Project Details - Ended
- Grant Number:R18 HS018168
- Funding Mechanism:
- AHRQ Funded Amount:$1,194,393
- Principal Investigator:
- Project Dates:9/30/2009 to 7/31/2013
- Care Setting:
- Medical Condition:
- Type of Care:
- Health Care Theme:
Medication management of children with chronic conditions is complex because of the need to tailor dosages to a child’s age, weight, and development, and because of the likelihood that such children have multiple caregivers. This project addressed medication management in the pediatric population—particularly children with asthma—through further development of MyMediHealth (MMH). MMH is a mobile personal health application for medication management that was built to interface and share information with personal health records (PHRs). The overarching goal of this project was to use text messaging reminders to assess the impact of personal medication management tools on medication adherence in adolescents with asthma.
The specific aims of this project were to:
- Develop an information and scheduling knowledge base for common pediatric asthma medications (including allergy medications).
- Adapt MyMediHealth in its current prototype form to patients diagnosed with asthma.
- Integrate MyMediHealth into the Vanderbilt patient portal to support medication scheduling and the creation of medication reminders.
- Evaluate the impact of MyMediHealth on medication adherence.
Ninety-eight children and their parents were randomized to receive either access to the MMH Web site or standard therapy and education. The Web site allowed users to create medication schedules and generate text message reminders about their medications. At baseline and 3 weeks, each group was assessed for symptom frequency, rescue inhaler use, and self-reported medication adherence. In addition, a sample of families in the intervention group received a home visit by a member of the project team to assess the home environment, allowing for a more in-depth understanding of barriers to medication adherence and intended use of the MMH.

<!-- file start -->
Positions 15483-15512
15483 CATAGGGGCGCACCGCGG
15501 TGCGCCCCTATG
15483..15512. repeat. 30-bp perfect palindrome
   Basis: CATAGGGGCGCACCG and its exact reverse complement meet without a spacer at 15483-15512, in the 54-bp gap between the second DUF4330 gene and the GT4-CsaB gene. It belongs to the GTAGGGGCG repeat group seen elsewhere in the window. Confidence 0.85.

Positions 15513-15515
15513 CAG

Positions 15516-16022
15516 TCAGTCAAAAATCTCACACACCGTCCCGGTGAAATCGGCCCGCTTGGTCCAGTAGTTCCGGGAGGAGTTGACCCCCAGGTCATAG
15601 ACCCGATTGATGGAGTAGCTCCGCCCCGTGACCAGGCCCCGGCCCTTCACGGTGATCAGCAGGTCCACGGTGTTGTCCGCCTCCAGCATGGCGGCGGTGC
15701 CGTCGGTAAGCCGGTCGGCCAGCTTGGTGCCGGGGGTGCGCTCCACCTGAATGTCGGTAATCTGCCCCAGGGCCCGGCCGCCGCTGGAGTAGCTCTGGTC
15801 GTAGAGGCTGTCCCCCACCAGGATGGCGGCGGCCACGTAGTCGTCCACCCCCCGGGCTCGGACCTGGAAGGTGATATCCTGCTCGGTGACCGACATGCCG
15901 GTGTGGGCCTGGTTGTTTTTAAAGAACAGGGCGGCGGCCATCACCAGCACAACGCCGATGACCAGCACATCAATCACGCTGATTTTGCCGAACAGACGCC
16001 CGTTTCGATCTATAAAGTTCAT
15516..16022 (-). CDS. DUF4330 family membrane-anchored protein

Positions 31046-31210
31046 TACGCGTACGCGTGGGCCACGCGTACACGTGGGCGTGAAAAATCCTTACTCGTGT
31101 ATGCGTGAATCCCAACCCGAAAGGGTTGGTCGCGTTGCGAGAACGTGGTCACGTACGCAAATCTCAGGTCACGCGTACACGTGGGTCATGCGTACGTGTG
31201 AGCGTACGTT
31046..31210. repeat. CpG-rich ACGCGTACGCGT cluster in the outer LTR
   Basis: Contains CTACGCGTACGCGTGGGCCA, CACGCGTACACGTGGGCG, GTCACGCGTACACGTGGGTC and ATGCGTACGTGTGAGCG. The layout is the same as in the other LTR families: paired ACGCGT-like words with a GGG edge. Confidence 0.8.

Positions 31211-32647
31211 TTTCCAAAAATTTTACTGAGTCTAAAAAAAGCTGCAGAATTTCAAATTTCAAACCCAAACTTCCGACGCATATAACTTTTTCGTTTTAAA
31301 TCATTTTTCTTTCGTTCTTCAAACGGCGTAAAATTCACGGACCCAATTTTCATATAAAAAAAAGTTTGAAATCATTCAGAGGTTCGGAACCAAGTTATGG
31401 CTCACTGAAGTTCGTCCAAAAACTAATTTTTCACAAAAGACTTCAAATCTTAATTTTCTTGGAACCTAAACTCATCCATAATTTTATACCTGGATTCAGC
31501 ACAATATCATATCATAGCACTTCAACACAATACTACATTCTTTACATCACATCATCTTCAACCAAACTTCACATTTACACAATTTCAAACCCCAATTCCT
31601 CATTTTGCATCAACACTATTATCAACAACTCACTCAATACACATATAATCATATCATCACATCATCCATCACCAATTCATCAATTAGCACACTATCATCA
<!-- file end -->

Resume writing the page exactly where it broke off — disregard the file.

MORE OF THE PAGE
At baseline, there were no significant differences between the two groups. Of those in the intervention group, 87 percent signed into MMH, but only half showed any activity on the site. Twenty-four of 46 participants in the intervention group exchanged at least one text message recorded in the system usage log (“users”). A significant improvement in the intervention group’s medication adherence was observed, although no change in asthma control was noted between the two groups. Quality-of-life and self-efficacy measures showed mild improvement in the intervention group.
Initially, the project team planned to integrate MMH into the Vanderbilt patient portal. However, security concerns from the risk management team at the university prevented this integration from taking place during the project period. MMH was therefore developed to have the ability to interface with any PHR, not specifically to the Vanderbilt system.
The project showed that use of PHR-based and text messaging tools can promote improved asthma medication management in adolescents by integrating a simple reminder system into daily routines. These systems have the potential to support a variety of individuals varying in age and chronic illness, and can be extended for use into tools beyond medication adherence.